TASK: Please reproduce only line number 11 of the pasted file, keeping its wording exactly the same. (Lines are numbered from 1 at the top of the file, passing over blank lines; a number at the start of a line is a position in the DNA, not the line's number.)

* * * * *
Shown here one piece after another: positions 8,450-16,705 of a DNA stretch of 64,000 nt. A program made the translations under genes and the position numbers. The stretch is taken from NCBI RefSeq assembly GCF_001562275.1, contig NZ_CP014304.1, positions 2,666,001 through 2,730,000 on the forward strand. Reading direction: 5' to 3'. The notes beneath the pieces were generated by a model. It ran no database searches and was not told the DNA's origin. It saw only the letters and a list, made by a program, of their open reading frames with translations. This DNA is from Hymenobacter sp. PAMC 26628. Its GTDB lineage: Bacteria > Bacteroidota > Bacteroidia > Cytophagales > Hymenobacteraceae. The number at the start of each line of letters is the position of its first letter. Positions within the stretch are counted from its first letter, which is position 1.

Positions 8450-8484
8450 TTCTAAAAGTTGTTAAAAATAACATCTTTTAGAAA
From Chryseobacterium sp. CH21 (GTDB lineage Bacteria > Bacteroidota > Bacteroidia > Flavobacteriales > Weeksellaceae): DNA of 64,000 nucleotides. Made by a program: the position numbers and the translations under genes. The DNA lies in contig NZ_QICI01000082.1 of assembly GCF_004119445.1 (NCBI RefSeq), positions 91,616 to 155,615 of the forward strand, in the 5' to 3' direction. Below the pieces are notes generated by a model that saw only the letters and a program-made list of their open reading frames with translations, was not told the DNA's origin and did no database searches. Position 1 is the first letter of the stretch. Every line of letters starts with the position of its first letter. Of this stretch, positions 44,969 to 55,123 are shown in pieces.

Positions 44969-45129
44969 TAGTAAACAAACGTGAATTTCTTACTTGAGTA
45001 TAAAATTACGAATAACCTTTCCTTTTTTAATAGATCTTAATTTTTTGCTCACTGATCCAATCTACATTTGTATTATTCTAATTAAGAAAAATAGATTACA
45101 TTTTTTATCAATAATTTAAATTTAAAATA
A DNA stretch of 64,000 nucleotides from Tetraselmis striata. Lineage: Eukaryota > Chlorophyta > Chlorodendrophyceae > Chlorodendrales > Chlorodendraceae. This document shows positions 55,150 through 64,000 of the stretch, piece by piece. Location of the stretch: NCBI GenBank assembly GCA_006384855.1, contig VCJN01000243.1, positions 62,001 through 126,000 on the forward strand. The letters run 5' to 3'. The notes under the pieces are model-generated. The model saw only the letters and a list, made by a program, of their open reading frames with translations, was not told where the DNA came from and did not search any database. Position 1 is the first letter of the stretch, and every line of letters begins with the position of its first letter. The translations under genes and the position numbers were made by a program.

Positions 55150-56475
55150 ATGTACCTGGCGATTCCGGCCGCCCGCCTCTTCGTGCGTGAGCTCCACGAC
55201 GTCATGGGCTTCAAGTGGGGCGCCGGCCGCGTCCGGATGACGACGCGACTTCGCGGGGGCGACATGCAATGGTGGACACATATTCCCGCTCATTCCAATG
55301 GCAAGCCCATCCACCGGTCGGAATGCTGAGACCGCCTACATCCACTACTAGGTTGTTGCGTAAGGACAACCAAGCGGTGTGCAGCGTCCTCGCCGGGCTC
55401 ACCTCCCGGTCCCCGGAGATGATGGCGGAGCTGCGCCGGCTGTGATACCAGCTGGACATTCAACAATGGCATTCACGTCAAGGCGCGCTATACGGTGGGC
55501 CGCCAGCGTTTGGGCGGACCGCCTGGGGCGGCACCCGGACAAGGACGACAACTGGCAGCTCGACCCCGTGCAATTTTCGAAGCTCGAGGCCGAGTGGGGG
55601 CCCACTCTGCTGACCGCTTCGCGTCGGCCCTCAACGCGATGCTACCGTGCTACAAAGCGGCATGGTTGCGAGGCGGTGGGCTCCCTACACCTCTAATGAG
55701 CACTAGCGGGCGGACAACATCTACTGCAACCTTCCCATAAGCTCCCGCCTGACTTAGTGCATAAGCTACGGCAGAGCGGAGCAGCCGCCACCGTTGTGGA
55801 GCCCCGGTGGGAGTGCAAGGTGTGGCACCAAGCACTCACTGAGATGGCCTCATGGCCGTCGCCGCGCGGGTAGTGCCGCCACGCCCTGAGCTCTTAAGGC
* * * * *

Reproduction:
55150 ATGTACCTGGCGATTCCGGCCGCCCGCCTCTTCGTGCGTGAGCTCCACGAC